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Bees and mushrooms

Friday 7 December 2018, par Melody Depond

Thanks to a somewhat lucky discovery by American mycologist Paul Stamets, a new opportunity for saving endangered bees is opening up. It involves mushrooms.


Wearing his mushroom-shaped hat,Paul Stamets (who I have already mentioned here) can’t even believe it himself. On stage in San Rafael (California), with an audience of fans who have come to the 25th conference of Bioneers, a non-profit organisation promoting good practices and innovative solutions to meet environmental and bio-cultural challenges, he made an exciting and new revelation: bees need mushrooms.


Paul Stamets found no research on this topic, no published documents at all. It’s worth mentioning that he would never have made the connection if he hadn’t seen it one day in his own garden. Looking closely at the ground where he was growing his mushrooms, he came nose-to-nose with bees. They had carefully dug the ground to reach the mycelium and suck it greedily. The performance lasted 40 days non-stop, from dawn to dusk. Paul Stamets remembered this anecdote when his friend, director Louie Schwartzberg, asked him how we could save the bees from the programmed destruction caused by mankind.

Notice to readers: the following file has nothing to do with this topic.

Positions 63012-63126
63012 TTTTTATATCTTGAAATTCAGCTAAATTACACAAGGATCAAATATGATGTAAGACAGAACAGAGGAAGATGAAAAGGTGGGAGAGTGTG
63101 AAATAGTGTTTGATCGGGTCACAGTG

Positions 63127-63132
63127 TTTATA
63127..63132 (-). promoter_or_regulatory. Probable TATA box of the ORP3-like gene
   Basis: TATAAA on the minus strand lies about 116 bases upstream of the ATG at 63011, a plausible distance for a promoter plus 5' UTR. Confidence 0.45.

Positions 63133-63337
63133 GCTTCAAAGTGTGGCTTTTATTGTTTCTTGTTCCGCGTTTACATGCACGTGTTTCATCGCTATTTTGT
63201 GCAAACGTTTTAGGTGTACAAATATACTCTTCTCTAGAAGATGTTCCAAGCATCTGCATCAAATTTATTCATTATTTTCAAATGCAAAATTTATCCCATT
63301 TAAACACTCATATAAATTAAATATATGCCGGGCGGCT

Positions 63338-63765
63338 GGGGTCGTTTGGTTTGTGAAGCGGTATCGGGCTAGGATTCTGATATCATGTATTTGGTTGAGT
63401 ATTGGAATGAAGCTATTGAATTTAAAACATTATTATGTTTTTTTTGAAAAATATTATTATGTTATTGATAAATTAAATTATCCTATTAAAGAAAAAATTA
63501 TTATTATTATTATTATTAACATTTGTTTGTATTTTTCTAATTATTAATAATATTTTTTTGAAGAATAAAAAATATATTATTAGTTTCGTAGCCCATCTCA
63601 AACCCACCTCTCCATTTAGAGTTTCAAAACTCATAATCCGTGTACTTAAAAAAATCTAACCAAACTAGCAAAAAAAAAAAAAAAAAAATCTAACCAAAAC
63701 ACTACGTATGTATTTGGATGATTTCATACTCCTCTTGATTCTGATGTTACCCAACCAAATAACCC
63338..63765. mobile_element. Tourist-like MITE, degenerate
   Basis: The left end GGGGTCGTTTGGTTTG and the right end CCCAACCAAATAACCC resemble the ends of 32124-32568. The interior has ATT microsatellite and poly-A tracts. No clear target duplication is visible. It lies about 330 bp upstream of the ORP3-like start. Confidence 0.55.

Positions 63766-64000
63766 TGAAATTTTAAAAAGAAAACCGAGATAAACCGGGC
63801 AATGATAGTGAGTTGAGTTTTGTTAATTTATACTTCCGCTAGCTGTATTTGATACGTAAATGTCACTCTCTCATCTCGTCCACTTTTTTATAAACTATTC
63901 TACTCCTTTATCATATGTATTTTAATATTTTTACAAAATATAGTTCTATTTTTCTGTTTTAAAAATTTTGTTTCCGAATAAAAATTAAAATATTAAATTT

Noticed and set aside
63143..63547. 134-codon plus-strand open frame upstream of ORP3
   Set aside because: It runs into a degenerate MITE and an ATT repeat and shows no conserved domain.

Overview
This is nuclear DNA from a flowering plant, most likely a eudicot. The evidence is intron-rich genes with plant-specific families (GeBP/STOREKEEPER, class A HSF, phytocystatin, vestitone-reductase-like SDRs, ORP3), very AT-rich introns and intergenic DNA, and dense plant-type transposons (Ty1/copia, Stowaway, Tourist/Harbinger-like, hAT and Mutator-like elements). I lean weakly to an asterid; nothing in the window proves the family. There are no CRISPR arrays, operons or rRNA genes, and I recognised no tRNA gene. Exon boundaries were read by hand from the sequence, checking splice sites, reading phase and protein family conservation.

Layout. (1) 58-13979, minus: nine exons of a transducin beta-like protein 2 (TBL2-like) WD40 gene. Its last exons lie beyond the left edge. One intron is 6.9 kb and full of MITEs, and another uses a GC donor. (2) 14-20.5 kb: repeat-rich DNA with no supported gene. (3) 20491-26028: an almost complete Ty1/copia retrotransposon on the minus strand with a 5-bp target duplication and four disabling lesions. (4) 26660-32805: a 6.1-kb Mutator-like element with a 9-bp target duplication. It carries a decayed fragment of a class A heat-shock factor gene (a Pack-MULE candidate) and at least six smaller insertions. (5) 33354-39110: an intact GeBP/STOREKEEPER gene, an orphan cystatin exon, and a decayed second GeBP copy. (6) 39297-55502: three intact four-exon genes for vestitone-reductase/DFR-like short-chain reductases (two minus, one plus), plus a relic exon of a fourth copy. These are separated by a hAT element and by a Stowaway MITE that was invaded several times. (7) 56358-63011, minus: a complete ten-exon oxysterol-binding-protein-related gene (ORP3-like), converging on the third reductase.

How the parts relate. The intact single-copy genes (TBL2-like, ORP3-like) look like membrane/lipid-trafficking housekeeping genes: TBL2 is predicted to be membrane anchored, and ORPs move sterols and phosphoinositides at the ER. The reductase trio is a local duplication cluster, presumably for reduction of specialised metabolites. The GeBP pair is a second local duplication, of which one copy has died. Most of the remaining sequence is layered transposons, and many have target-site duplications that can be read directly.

After running a few studies, supported in particular by American entomologist Walter S. Sheppard, Paul Stamets observed that the bees used the mycelium of certain mushrooms that grow under trees (birch in particular) to improve their immune system. This is the case of the Red belted polypore, the tinder fungus, the Chaga and the red Lingzhi (known to help against arthritis). The Chaga mushroom also regulates the population of the Varroa, a parasitic mite associated with adult bees.


From this discovery, Paul Stamets is currently developing a functional food for honey bees, MycoHoney. But, most importantly he is demonstrating, as if it was still necessary, the urgency of fighting deforestation which is mechanically eliminating these mushrooms and, through a knock-on effect, bees.


Watch the conference with Paul Stamets:




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